FTC should address mobile payments with care, says NRF
The National Retail Federation has suggested the Federal Trade Commission tread with care in regards to the still-nascent mobile payment technology solutions. The payment method has only just begun to gain traction and any regulations could stymie further growth of the technology, the retail organization cautions.
Mallory Duncan, NRF senior vice president and general counsel, will be participating in an FTC workshop to further stress this point. She says the FTC shouldn't look at the phone as something to regulate because it acts as a means to make a payment by linking to bank accounts or credit cards, not as a payment medium in and of itself.
"Mobile technology and processes are just beginning to emerge and we won't know which practices the public will like or what methods will provide new benefits until the technology begins to coalesce," Duncan explained. "The government should not impose regulations that would forestall yet-to-be-imagined advances and innovation in order to avoid potential 'harm' based largely on speculation."
Duncan was also quick to note that new technology tends to catch the eye of politicians simply because it has unknown potential. The internet, for example, may have been targeted with stricter regulations if it had come to power in modern days. Public opinion can change, especially as consumers familiarize themselves with new technology, so regulations created ahead of time may in fact not be in the best interest of shoppers.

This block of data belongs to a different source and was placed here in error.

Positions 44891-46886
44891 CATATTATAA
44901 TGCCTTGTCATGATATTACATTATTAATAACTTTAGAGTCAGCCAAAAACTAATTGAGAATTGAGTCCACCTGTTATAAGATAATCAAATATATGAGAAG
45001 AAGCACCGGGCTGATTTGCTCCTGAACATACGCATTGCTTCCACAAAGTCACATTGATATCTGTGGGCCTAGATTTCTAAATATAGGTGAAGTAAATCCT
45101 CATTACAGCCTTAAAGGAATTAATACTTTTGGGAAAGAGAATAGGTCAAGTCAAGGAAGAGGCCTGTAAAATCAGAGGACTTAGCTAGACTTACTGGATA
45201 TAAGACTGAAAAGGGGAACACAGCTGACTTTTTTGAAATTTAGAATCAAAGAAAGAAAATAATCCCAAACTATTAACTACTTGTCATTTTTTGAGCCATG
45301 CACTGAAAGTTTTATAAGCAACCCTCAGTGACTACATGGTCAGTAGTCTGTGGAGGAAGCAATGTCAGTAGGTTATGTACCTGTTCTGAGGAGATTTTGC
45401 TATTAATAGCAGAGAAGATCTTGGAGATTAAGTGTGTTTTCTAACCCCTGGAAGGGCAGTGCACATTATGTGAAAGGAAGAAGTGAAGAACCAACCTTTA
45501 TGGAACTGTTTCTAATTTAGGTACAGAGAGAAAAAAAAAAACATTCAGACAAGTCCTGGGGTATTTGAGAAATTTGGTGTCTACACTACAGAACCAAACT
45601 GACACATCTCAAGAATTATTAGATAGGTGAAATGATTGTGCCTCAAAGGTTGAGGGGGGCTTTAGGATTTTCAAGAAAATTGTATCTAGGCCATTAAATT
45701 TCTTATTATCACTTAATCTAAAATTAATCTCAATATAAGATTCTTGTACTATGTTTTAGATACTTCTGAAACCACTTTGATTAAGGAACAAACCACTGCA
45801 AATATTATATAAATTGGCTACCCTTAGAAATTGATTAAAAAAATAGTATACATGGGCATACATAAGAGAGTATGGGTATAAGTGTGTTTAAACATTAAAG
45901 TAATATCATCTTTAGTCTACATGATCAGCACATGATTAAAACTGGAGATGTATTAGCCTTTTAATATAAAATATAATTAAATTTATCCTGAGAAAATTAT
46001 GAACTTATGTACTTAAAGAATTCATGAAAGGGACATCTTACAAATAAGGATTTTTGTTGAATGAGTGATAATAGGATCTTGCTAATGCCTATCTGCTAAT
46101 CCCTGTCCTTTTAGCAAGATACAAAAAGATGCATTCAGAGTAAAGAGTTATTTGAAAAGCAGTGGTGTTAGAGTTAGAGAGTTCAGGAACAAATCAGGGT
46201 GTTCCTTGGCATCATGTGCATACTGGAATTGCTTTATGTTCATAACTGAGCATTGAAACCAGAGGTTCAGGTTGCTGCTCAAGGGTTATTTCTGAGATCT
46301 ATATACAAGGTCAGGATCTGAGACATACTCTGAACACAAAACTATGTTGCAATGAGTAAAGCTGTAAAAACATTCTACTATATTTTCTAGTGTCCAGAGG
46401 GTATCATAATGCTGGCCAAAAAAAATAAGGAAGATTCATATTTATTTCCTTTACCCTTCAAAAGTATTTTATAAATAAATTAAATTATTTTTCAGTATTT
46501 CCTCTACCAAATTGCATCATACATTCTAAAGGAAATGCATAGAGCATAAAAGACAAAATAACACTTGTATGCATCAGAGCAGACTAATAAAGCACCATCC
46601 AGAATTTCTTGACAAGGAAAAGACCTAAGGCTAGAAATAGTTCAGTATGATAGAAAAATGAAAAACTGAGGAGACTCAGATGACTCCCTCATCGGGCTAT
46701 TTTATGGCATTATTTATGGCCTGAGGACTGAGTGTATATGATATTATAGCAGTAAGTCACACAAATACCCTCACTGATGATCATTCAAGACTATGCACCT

There are some core issues that need to be addressed as mobile devices become more common as payment tools. For example, Duncan asserts some standard should be set as to precisely what a "mobile payment" constitutes.
Ultimately, she believes mobile payment technology will improve the relationship between retail merchants and consumers, and as such should be allowed to grow.
"Retailers have always wanted to know their customers so they can serve them better and that doesn’t change simply because the method of payment changes," Duncan said. "Mobile might help retailers get to know their customers more like they knew their customers generations ago, and offer more personalized service."
A recent forecast from the Pew Research Center notes that mobile payments are slowly gaining traction in the United States, with the medium expected to be on par with credit cards and cash by 2020.